Making Tens

• ## Making Tens: Finding Addends That Sum to Ten

Periods: 3
Author: Susan Andrews Kunze

### Instructional Plan

Students use three different ways to find addends that sum to ten. First they make different arrangements of two number blocks that add up to ten. Then students use 2-sided counters to make and record addends that sum to 10. Lastly, students play the card game Making Tens Concentration to practice identifying addends that sum to ten.

### Preparation

For the first class period, each student will need a copy of the Making Ten Frames Activity Sheet. The teacher will need one copy of the Making Tens Overhead. This representation can also be displayed on the board. Each pair of students will need two sets of 10 snapping cubes. Each set should be a different color.

For the second period, each student will need a clean copy of the Making Tens Frames Activity Sheet, 10 two-sided counters, and a small cup.

For the third period, print a copy of the Cut Out Number Template on card stock for each student, and cut the cards apart.

### The Lesson

To begin the lesson, use 10 snapping cubes of the same color (let's say red for the sake of the directions), model the number 10 by making 2 columns of 5. Ask students, "How many cubes are there"? [10.] How many red cubes are there? [10.]. "Can you tell me how you know there are 10 cubes?" [Answers will vary.] Then introduce a second color (let's say blue for the sake of the directions). Tell the class you are replacing 2 red cubes with 2 blue cubes as you make the change. Ask, "How many red cubes are there now?" [8]. "How do you know?" [Answers will vary.] Ask, "How many blue cubes? [2] How many total cubes?" [10]. "How do you know there are 10 in all?" [Answers will vary.] Show the Making Tens Overhead to the students. Mark the overhead with "R" and "B" to show the placement of the blocks you just arranged. Write 8 + 2 = 10 on the line beneath the 10 frame. Demonstrate how the overhead could be turned 90 degrees to represent the same combination of blocks. Repeat the activity with another combination of addends to 10.

Distribute the snapping cubes and the Making Ten Frames Activity Sheet. Explain to students that they will be making different arrangements of the two colors of cubes that add to 10. They can use the activity sheet as a template for arranging the cubes in 2 columns. They will write a number sentence beneath each arrangement. Refer back to the overhead if necessary.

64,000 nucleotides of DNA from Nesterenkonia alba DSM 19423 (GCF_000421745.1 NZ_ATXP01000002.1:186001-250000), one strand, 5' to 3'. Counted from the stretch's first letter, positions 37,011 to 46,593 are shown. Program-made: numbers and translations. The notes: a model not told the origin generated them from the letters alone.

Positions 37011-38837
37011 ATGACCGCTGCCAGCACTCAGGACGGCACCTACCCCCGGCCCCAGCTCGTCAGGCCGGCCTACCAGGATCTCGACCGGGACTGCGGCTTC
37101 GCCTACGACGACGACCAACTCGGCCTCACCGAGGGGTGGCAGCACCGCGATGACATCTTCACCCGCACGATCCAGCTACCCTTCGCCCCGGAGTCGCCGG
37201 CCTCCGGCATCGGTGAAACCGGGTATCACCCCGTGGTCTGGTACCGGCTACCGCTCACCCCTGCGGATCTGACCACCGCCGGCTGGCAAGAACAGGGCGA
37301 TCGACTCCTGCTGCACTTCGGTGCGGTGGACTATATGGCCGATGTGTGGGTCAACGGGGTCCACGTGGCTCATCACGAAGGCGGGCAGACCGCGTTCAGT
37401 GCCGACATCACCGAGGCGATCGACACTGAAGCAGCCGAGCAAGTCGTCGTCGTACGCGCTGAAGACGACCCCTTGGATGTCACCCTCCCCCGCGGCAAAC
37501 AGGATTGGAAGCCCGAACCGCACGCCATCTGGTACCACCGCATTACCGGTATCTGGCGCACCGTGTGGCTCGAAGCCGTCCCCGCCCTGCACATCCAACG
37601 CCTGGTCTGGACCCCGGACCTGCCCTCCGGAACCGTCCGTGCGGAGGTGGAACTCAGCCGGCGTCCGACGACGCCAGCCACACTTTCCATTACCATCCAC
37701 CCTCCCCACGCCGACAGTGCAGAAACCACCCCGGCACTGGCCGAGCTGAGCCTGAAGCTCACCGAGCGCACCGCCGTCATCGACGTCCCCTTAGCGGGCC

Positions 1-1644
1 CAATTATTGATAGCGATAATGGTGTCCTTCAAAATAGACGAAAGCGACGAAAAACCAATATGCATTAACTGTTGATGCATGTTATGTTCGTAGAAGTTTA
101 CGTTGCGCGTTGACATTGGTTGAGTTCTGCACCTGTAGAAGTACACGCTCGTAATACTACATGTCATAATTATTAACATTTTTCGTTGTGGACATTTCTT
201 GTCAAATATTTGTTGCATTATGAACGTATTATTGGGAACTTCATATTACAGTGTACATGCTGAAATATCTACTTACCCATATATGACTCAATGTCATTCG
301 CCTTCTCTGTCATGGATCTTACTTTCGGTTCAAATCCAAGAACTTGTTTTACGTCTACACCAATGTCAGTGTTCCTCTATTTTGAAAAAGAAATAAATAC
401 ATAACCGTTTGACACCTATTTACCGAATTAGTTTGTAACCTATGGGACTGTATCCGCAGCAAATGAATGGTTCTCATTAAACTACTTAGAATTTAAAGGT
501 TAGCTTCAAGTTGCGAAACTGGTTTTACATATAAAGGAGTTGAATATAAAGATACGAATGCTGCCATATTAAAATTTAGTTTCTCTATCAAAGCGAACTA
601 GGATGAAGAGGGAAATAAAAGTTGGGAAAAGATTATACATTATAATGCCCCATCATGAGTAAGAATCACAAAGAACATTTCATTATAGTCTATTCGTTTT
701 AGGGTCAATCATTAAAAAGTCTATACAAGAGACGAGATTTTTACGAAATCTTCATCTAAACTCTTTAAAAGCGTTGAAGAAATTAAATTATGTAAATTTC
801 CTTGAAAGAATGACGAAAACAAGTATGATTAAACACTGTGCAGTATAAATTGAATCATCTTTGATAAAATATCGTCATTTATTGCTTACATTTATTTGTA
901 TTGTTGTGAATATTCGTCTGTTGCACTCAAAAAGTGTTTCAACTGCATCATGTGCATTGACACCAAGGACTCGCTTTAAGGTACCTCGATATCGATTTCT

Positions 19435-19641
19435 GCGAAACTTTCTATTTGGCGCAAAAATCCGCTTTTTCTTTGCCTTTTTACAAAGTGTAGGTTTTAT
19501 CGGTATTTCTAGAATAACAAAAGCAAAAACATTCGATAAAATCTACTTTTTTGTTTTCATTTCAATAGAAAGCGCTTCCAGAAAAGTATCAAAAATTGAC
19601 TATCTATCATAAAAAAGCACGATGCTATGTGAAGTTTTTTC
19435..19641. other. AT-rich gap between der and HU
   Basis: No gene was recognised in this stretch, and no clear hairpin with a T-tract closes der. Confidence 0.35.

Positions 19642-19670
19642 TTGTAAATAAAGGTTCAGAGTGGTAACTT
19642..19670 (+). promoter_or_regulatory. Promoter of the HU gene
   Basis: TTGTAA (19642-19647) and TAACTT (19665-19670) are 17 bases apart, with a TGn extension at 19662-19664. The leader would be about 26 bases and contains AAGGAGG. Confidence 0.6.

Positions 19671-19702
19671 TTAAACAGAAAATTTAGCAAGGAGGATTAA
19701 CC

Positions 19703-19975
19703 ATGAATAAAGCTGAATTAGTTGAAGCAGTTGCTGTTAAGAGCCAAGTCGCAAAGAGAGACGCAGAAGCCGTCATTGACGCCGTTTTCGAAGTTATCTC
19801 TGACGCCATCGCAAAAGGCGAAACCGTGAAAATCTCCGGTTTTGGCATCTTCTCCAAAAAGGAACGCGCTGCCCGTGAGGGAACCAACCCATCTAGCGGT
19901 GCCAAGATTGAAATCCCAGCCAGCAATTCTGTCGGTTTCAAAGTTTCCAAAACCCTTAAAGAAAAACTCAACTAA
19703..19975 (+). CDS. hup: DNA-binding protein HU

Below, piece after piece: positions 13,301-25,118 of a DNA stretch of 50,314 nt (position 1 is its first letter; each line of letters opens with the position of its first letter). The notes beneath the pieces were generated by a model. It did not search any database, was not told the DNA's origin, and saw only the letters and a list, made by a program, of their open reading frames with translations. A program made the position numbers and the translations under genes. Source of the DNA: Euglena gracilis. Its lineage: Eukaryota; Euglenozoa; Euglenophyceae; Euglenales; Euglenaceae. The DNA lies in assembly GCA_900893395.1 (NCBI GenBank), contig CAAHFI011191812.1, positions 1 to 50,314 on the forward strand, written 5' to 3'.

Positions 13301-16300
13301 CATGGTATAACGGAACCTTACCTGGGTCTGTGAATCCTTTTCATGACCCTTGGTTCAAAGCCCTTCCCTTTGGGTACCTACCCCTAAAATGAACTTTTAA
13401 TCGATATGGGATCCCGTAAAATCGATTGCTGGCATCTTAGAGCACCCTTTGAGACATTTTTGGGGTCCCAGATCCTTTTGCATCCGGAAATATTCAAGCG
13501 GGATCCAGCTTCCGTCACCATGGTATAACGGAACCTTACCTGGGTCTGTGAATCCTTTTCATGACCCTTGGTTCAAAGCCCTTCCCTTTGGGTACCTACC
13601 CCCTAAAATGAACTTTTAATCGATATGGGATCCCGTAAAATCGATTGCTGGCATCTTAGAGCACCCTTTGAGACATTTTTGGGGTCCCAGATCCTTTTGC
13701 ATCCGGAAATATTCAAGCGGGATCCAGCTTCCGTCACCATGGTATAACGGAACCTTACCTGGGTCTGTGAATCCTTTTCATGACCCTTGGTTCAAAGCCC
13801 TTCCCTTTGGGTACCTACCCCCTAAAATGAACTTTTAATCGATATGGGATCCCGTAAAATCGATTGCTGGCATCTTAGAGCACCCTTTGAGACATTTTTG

Observe students as they begin working, and ask them how they know they have different combinations of 10. Be aware of students who might be using an incorrect total number of cubes. If a student asks for another activity sheet, have him or her check the number sentences to see if any addends were repeated. If this occurs, it is a good opportunity to point out that, for example, 7 + 3 has the same sum as 3 + 7. Note that all combinations in this activity will inherently have the same sum. Because students are using different colored cubes, expecting students to show the commutative aspect of the combinations would be a strength for this activity.

When students are finished, have them share their ten frames with the rest of the class. Some students might not have all of the same color cubes touching, or might alternate colors. Have students discuss whether these models represent the number sentences in the same way as those that show the cubes touching. Ask students how they know it is the same or why they think it is not. Discuss the different methods students are using, why they are or are not viable, etc. If no student has used 0 as an addend, ask students how they would represent your original arrangement of 10 red cubes.

In the second period, students will use ten 2-sided counters (bean counters, disks, or pennies) to randomly make, represent, and record two addends that sum to 10 in a ten frame. Each students will receive a new copy of the Making Ten Frames Activity Sheet. On the activity sheet, above each ten frame, students label each column, depending on what counter they are using. For example, if they are using bean counters, they will label one column "Red" and the other column "White". To start, each student places the 10 objects in a cup (students should only choose two different objects), then covers, shakes, and tosses them out onto the table. Then, the student will arrange the counters to represent 2 numbers that sum to 10 and then, record each added in the corresponding column on the activity sheet. With each toss, students only record addends that are not already recorded. Be sure to point out that, for example, 2 + 5 and 5 + 2 represent the same addends. Students toss until all possible addend combinations (including 10 + 0) are tossed and recorded. As students are working, the teacher should again observe and ask questions to the students to ensure comprehension.

This activity can be done more than one time by using one or more types of two-sided manipulatives. Varying the manipulatives used when repeating this activity provides students with more opportunities to develop their visual memory of addends that sum to 10 without seeming overly repetitive.